AURORA HEALTH CARE
In contrast to Advocate, Aurora Health Care, located in Milwaukee, Wis., views health IT integration as the optimal approach for building an ACO. Partly for that reason, the big integrated delivery network (IDN) is now converting to Epic from Cerner, which it currently uses in its 15 hospitals and most of its 175 clinics.
According to Philip Loftus, Aurora's CIO, the Epic system will allow connectivity with Aurora's home care agency and closer integration between its hospitals and clinics. That's difficult with the current information system, Loftus explains, because Cerner was deployed over a period of time, and as it was upgraded, each hospital developed slightly different workflows. “We want to promote a best-practice standard of care and deploy it across the whole Aurora system.”
The integrated approach leaves out independent physician practices that are on different EHRs. But Aurora has less need for community doctors than do many other organizations that are forming ACOs. Its 1,400 employed physicians include most of the primary care physicians it will require for its ACO, says Patrick Falvey, the system's senior vice president and chief integration officer.
Aurora has devised several strategies for connecting with practices outside its system. First, it will host Epic for some groups, such as the Baker Clinic in Green Bay, Wis., which is already partnered with the Aurora hospital there. Second, Epic offers an HIE that its customers can use to communicate with other Epic users, and many other Wisconsin groups use that product. Loftus says Aurora will consider hosting other EHRs for smaller practices, and it will also take advantage of community HIEs. Finally, it will build the capability to exchange CCDs with disparate EHRs.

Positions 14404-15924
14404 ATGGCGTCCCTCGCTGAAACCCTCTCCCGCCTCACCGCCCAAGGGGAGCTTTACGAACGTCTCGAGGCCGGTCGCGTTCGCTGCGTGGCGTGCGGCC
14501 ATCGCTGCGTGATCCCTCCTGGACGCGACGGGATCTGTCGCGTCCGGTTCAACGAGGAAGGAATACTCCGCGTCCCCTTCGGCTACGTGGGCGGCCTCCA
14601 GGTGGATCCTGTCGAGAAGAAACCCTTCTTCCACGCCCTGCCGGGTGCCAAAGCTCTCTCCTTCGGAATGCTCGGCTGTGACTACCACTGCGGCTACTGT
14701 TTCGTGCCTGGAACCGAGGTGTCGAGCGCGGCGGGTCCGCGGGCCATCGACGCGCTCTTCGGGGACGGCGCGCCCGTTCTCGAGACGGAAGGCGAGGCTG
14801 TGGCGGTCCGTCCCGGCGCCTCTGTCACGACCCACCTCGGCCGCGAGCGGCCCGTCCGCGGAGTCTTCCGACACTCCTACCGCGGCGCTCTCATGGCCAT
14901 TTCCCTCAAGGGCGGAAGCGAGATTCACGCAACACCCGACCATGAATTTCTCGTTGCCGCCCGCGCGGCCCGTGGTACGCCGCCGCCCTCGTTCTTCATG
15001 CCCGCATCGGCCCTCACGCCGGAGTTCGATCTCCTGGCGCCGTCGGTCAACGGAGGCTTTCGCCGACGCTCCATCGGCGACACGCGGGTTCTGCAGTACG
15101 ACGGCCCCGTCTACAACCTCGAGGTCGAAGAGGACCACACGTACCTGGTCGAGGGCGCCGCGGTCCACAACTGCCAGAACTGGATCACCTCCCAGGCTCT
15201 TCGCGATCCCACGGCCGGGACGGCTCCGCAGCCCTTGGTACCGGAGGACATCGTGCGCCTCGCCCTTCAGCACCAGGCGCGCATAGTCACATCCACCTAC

Aurora also plans to increase its connectivity with post-acute-care providers. Besides linking to the Visiting Nurse Association (VNA) home care agency, the IDN will interface with VNA's hospice, and it will consider ways to hook up with long-term-care facilities.
During the transition to Epic, Aurora will use the 15 years' worth of patient data it has accumulated in its data warehouse to do population health management. The IDN already does medical management in its own health plan and for its employees and has built decision support tools to drive quality improvement. In addition, Falvey says, it will rely on automated outreach methods and a patient portal to supplement the EHR alerts and warnings that providers see at the point of care.
On the administrative side, Falvey points out, Aurora will have to develop methods to identify the Medicare patients who are attributed to the ACO and to attribute each episode of care to a provider. Moreover, because the Medicare shared-savings program allows patients to “float in and out of” their ACO relationships, Aurora will have to track where these patients are going, using its own claims data and a statewide database to which health plans contribute their data.
Overall, Falvey summarizes, “Health IT is going to drive the ACO by engaging patients in their own care, by providing decision support, and by enabling providers to communicate through their EHR so they can find out what has happened with a patient, document what they did, and document where the patient goes next.”
Ken Terry is a feelance writer based in Sheffield, Mass. Healthcare Informatics 2011 May;28(5):16-22